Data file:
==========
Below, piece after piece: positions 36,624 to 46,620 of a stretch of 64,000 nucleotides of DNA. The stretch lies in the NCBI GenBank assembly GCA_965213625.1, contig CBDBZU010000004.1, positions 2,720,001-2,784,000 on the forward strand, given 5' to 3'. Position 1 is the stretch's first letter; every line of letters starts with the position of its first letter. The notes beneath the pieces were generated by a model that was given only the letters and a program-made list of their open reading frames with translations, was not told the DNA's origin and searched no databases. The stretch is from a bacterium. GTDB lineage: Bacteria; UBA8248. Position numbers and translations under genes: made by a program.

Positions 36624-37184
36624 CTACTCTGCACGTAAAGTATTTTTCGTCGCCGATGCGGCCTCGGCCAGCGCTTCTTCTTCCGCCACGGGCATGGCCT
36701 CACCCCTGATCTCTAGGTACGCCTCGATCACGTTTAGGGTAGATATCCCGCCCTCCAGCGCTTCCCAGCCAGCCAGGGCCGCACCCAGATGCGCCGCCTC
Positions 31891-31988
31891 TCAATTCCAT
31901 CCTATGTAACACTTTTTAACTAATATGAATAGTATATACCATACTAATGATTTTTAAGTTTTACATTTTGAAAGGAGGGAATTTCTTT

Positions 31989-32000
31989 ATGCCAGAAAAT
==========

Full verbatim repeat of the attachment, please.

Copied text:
Below, piece after piece: positions 36,624 to 46,620 of a stretch of 64,000 nucleotides of DNA. The stretch lies in the NCBI GenBank assembly GCA_965213625.1, contig CBDBZU010000004.1, positions 2,720,001-2,784,000 on the forward strand, given 5' to 3'. Position 1 is the stretch's first letter; every line of letters starts with the position of its first letter. The notes beneath the pieces were generated by a model that was given only the letters and a program-made list of their open reading frames with translations, was not told the DNA's origin and searched no databases. The stretch is from a bacterium. GTDB lineage: Bacteria; UBA8248. Position numbers and translations under genes: made by a program.

Positions 36624-37184
36624 CTACTCTGCACGTAAAGTATTTTTCGTCGCCGATGCGGCCTCGGCCAGCGCTTCTTCTTCCGCCACGGGCATGGCCT
36701 CACCCCTGATCTCTAGGTACGCCTCGATCACGTTTAGGGTAGATATCCCGCCCTCCAGCGCTTCCCAGCCAGCCAGGGCCGCACCCAGATGCGCCGCCTC
Positions 31891-31988
31891 TCAATTCCAT
31901 CCTATGTAACACTTTTTAACTAATATGAATAGTATATACCATACTAATGATTTTTAAGTTTTACATTTTGAAAGGAGGGAATTTCTTT

Positions 31989-32000
31989 ATGCCAGAAAAT